Lowestoft in the line of fire
AS the UK's most easterly port, Lowestoft played an important role during the dark days of the second world war.Because the town had a naval base and considerable shipbuilding and engineering facilities between 1939 and 1945, it also became a prime target for German bombers.
AS the UK's most easterly port, Lowestoft played an important role during the dark days of the second world war.
Because the town had a naval base and considerable shipbuilding and engineering facilities between 1939 and 1945, it also became a prime target for German bombers.
The Royal Naval Patrol service was based at Sparrow's Nest and the fish market played host to a diversity of vessels including motor torpedo boats (MTBs), patrol boats and minesweepers.
The harbour and dockside were targeted a number of times by enemy aircraft during the second world war and considerable damage was caused.
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One notable attack was in April 1941 when the Waveney Dock, Trawl Market and shipping off the coast were hit.
Other parts of the town were also bombed, causing loss of life and considerable damage to property.
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The worst raid of the war occurred on January 13, 1942.
It saw 51 civilians and 27 service personnel killed and one missing person.
The damage was caused by high- explosive bombs and became known locally as “The Waller's Raid”.
Buildings across the town were badly damaged in the various raids, including St Margaret's Rectory, the Imperial Hotel in Denmark Road and homes in May Road, Till Road and St Leonard's Road.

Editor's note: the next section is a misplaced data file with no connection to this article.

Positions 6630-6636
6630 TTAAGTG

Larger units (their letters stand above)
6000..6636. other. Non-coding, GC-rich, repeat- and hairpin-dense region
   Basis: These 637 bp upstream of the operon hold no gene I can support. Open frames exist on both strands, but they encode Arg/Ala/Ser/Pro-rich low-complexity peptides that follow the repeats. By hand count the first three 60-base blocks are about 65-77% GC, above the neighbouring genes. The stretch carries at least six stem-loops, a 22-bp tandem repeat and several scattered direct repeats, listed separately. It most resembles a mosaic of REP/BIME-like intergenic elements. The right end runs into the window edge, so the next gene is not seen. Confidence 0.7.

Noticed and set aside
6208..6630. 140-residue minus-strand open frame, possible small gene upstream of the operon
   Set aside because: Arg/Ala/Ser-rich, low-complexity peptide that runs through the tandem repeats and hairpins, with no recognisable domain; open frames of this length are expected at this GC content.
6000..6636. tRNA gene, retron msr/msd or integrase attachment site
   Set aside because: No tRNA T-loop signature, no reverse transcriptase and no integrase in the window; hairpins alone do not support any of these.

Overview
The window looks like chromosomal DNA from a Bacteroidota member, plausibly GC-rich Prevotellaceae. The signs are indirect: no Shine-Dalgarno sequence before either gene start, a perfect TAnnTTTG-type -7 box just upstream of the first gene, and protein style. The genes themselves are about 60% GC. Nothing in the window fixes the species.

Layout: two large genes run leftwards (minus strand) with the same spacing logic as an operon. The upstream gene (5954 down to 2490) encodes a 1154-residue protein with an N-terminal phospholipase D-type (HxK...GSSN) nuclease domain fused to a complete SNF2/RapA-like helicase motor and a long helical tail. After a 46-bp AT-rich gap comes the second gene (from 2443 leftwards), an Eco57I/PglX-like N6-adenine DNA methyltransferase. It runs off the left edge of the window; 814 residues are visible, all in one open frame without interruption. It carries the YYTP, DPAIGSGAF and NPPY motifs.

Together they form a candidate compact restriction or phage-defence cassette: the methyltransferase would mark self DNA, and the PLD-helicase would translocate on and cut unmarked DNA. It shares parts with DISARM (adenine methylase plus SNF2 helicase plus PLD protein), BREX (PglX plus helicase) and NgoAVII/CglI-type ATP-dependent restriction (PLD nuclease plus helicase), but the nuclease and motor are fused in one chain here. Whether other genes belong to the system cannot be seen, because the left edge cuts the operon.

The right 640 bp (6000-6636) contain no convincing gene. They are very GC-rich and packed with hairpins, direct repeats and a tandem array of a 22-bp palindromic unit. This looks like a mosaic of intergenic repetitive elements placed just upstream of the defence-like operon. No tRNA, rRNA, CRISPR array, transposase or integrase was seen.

Photographs of the damaged area were taken by official photographers for the Ministry of Information and the Admiralty.
One such photographer was Ford Jenkins who detailed the damage and sent his pictures to the Ministry of Information.
A collection of his pictures has been unearthed and they include damaged MTBs in the harbour and bombed buildings alongside the harbour.
One such building was at the corner of Commercial Road and Station Square.
Although badly damaged it was repaired and is today part of Lowestoft's heritage as well as being the home of a clothing shop.
The family who had the photographs have asked not to be identified but it is believed that a relative working for the Ministry of Information during the second world war was responsible for assessing damage at a number of ports including Lowestoft.
It is likely that Ford Jenkins would have passed on his pictures to him and these surviving snapshots are copies of the ones sent to London.
The family have donated the photographs to naval museums.